Theravadins in general eat meat. If Buddhist monks "see, hear or know" a living animal was killed specifically for them to eat, they must refuse it or else incur an offense. However, this does not include eating meat which was given as alms or commercially purchased. In the Theravada canon, Buddha did not make any comment discouraging them from eating meat (except specific types, such as human, elephant meat, horse, dog, snake, lion, tiger, leopard, bear, and hyena flesh) but he specifically refused to institute vegetarianism in his monastic code when a suggestion had been made.
I also understand that many people today choose to follow a vegan or vegetarian diet because there’s so much improper treatment of livestock and other animals. While I totally agree that this is sad and common, there are companies that abide by organic and Biblically based standards. If you’re willing to consume high-quality animal proteins in small or moderate amounts, I’d definitely suggest seeking out these types of companies so you can feel good about your source.
In addition, animal agriculture is a large source of greenhouse gases. According to a 2006 report it is responsible for 18% of the world's greenhouse gas emissions as estimated in 100-year CO2 equivalents. Livestock sources (including enteric fermentation and manure) account for about 3.1 percent of US anthropogenic GHG emissions expressed as carbon dioxide equivalents. This EPA estimate is based on methodologies agreed to by the Conference of Parties of the UNFCCC, with 100-year global warming potentials from the IPCC Second Assessment Report used in estimating GHG emissions as carbon dioxide equivalents.
Environmental vegetarianism is based on the concern that the production of meat and animal products for mass consumption, especially through factory farming, is environmentally unsustainable. According to a 2006 United Nations initiative, the livestock industry is one of the largest contributors to environmental degradation worldwide, and modern practices of raising animals for food contribute on a "massive scale" to air and water pollution, land degradation, climate change, and loss of biodiversity. The initiative concluded that "the livestock sector emerges as one of the top two or three most significant contributors to the most serious environmental problems, at every scale from local to global."
You’re more likely to eat more—and eat more high-fat, high-calorie foods—when you eat out than when you eat at home. Restaurants today serve such large portions that many have switched to larger plates and tables to accommodate them. You’ll gasp when you see just how bad the unhealthiest restaurant meals in America are. Don’t miss these 9 ways your kitchen setup can help you lose weight.
Sure, you certainly need to drink plenty of water to help expedite the process of ridding your body of excess sodium, you can (and should!) also consume high-water content foods. Reach for cucumbers, tomatoes, watermelon, asparagus, grapes, celery, artichokes, pineapple, and cranberries — all of which contain diuretic properties that will also help you stay full due to their higher fiber content.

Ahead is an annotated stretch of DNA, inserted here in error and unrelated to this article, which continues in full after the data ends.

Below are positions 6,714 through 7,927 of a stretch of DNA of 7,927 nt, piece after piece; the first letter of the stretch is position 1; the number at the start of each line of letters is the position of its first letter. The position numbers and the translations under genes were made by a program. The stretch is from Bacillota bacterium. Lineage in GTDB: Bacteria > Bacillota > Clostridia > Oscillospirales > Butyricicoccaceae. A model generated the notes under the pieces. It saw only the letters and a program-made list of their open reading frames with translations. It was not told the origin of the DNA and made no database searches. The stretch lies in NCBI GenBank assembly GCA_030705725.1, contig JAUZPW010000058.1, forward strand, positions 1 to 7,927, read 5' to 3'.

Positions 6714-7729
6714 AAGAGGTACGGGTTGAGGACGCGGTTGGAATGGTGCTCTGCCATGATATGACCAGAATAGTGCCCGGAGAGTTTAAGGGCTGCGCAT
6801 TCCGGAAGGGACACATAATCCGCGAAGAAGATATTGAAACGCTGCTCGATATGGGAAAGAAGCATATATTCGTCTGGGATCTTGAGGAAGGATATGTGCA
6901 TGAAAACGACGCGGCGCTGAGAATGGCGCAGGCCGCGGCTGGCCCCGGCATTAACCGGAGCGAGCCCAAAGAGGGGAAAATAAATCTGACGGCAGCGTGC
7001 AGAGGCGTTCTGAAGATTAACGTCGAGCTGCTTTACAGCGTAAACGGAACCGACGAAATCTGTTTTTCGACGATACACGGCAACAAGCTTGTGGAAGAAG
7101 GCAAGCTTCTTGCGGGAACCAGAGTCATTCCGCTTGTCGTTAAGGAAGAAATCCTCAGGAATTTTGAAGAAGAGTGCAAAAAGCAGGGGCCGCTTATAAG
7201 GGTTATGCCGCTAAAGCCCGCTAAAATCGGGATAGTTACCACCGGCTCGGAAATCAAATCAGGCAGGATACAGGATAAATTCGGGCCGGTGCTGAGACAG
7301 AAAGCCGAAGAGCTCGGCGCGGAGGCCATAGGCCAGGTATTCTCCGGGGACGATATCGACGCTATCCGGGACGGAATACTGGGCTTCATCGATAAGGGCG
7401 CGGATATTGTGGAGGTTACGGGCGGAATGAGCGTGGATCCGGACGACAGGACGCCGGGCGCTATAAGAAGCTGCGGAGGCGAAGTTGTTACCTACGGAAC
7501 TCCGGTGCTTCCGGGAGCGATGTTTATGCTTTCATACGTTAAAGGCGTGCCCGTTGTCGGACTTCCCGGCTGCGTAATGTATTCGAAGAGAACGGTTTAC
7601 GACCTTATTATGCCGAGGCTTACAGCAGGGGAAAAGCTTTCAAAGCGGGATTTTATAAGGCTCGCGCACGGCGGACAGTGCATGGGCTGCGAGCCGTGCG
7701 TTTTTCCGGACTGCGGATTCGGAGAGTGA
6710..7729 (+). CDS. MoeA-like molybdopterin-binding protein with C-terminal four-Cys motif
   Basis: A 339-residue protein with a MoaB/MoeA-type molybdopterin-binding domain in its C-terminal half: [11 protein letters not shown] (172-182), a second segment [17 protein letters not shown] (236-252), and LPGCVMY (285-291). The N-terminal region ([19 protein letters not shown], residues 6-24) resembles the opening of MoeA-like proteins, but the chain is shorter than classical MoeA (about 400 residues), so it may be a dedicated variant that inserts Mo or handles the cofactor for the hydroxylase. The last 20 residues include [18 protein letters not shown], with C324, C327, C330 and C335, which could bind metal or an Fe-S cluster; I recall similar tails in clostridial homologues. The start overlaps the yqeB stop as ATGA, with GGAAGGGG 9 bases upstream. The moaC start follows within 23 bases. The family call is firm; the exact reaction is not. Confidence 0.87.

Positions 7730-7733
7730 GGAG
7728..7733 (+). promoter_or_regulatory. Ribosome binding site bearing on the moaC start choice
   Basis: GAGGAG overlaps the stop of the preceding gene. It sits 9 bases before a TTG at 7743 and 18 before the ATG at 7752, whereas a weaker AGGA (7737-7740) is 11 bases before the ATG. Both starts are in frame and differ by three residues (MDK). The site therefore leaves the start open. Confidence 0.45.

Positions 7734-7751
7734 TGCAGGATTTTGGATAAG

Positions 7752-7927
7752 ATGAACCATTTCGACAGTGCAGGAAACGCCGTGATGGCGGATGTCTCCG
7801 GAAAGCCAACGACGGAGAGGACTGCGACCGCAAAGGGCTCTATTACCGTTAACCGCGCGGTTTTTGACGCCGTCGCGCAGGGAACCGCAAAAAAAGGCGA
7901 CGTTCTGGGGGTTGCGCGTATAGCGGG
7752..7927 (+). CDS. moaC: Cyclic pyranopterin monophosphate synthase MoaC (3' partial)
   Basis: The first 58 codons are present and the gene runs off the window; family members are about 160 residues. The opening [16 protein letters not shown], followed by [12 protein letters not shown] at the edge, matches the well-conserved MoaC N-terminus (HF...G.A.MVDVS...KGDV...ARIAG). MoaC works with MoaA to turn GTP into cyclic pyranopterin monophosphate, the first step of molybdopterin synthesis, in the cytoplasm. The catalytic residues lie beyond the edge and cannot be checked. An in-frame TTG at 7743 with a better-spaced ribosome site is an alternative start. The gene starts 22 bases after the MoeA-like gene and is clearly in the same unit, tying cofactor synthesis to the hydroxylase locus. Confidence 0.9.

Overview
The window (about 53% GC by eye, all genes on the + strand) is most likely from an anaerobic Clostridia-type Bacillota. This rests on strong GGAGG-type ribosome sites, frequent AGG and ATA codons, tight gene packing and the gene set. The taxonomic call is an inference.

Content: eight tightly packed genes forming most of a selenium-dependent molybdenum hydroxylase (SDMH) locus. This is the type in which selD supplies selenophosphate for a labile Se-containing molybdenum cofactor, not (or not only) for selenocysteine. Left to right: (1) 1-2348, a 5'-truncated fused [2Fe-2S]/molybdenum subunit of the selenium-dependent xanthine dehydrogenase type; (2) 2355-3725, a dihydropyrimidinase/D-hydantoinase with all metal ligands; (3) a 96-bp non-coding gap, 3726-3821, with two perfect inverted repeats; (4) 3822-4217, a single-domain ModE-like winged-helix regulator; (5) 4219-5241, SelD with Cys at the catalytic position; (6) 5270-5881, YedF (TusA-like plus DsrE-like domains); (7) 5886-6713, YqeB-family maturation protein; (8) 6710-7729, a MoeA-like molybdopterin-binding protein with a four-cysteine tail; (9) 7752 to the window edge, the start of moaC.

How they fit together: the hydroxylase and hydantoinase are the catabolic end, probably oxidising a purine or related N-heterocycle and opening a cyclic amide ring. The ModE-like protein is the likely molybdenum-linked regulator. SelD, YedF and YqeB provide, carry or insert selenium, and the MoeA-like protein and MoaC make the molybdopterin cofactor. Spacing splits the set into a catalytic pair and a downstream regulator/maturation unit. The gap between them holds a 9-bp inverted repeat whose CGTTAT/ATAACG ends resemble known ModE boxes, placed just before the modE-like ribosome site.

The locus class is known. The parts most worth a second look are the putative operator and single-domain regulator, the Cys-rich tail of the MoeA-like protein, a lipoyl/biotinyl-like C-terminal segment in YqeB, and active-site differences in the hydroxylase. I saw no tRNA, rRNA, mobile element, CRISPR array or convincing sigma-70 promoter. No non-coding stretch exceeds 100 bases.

Similarly, children under age 5 who are reared on vegetarian and vegan diets can suffer impaired growth. That's because of the potential for a vitamin B12 deficiency, which can also result in anemia and vitamin D deficiency which can cause rickets. DHA, an omega-3 fatty acid found mostly in fish, is important for optimal brain development the first 2 years of life. Consult a registered dietitian who can help design a well-planned diet that can meet all the nutritional needs.
According to Canon Law, Roman Catholics ages 14 and older are required to abstain from meat (defined as all mammal and fowl flesh and organs, excluding water animals) on Ash Wednesday and all Fridays of Lent including Good Friday. Canon Law also obliges Catholics to abstain from meat on the Fridays of the year outside of Lent (excluding certain holy days) unless, with the permission of the local conference of bishops, another penitential act is substituted. The restrictions on eating meat on these days is solely as an act of penance and not because of a religious objection to eating meat.
It’s stunning how often we eat out of boredom, nervousness, habit, or frustration—so often, in fact, that many of us have actually forgotten what physical hunger feels like. If you’re hankering for a specific food, it’s probably a craving, not hunger. If you’d eat anything you could get your hands on, chances are you’re truly hungry. Learn how to recognize these feelings mistaken for hunger, then find ways other than eating to express love, tame stress, and relieve boredom. But talk to your doctor if you think you’re always hungry for a medical reason. Here are 10 medical reasons you might be hungry.
Nuts, the second food to watch, contain a fair amount of carbohydrate, and it’s very easy to unwittingly scarf down large quantities. Cashew nuts are among the worst carb-wise – you’ll find that they contain around 20% carbohydrate by weight. For someone following a strict keto diet with a 20 grams of carbs per day allowance, this means that consuming 100 grams (which happens in a flash!) will have filled their daily quota. Peanuts tend to be around 10-15% carbohydrate – not putting them in the clear either.